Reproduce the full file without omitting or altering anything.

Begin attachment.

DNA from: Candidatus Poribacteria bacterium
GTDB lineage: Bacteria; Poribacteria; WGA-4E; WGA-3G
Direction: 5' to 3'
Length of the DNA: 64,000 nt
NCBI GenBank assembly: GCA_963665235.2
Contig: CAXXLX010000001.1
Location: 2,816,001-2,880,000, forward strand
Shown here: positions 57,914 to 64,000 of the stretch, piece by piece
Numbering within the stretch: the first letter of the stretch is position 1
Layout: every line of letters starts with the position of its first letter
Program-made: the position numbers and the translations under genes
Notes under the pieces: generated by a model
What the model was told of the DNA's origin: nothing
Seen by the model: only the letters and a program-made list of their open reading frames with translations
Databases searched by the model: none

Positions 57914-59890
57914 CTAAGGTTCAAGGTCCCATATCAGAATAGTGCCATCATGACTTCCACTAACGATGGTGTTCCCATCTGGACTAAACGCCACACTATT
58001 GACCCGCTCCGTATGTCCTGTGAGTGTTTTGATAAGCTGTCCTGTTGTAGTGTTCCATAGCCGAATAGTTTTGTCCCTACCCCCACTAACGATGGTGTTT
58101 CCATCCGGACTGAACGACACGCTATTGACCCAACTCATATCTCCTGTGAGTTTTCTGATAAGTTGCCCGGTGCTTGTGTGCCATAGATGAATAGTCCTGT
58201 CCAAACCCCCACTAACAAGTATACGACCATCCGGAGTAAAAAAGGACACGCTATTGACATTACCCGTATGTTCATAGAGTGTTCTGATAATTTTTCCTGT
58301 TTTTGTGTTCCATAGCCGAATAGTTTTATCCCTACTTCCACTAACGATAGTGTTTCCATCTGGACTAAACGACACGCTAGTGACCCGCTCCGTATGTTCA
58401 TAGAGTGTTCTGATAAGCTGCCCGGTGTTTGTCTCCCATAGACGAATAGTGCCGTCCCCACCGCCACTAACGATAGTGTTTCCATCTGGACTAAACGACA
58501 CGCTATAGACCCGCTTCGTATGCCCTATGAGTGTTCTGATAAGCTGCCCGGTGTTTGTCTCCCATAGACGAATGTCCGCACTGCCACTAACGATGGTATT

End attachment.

DNA from: Candidatus Poribacteria bacterium
GTDB lineage: Bacteria; Poribacteria; WGA-4E; WGA-3G
Direction: 5' to 3'
Length of the DNA: 64,000 nt
NCBI GenBank assembly: GCA_963665235.2
Contig: CAXXLX010000001.1
Location: 2,816,001-2,880,000, forward strand
Shown here: positions 57,914 to 64,000 of the stretch, piece by piece
Numbering within the stretch: the first letter of the stretch is position 1
Layout: every line of letters starts with the position of its first letter
Program-made: the position numbers and the translations under genes
Notes under the pieces: generated by a model
What the model was told of the DNA's origin: nothing
Seen by the model: only the letters and a program-made list of their open reading frames with translations
Databases searched by the model: none

Positions 57914-59890
57914 CTAAGGTTCAAGGTCCCATATCAGAATAGTGCCATCATGACTTCCACTAACGATGGTGTTCCCATCTGGACTAAACGCCACACTATT
58001 GACCCGCTCCGTATGTCCTGTGAGTGTTTTGATAAGCTGTCCTGTTGTAGTGTTCCATAGCCGAATAGTTTTGTCCCTACCCCCACTAACGATGGTGTTT
58101 CCATCCGGACTGAACGACACGCTATTGACCCAACTCATATCTCCTGTGAGTTTTCTGATAAGTTGCCCGGTGCTTGTGTGCCATAGATGAATAGTCCTGT
58201 CCAAACCCCCACTAACAAGTATACGACCATCCGGAGTAAAAAAGGACACGCTATTGACATTACCCGTATGTTCATAGAGTGTTCTGATAATTTTTCCTGT
58301 TTTTGTGTTCCATAGCCGAATAGTTTTATCCCTACTTCCACTAACGATAGTGTTTCCATCTGGACTAAACGACACGCTAGTGACCCGCTCCGTATGTTCA
58401 TAGAGTGTTCTGATAAGCTGCCCGGTGTTTGTCTCCCATAGACGAATAGTGCCGTCCCCACCGCCACTAACGATAGTGTTTCCATCTGGACTAAACGACA
58501 CGCTATAGACCCGCTTCGTATGCCCTATGAGTGTTCTGATAAGCTGCCCGGTGTTTGTCTCCCATAGACGAATGTCCGCACTGCCACTAACGATGGTATT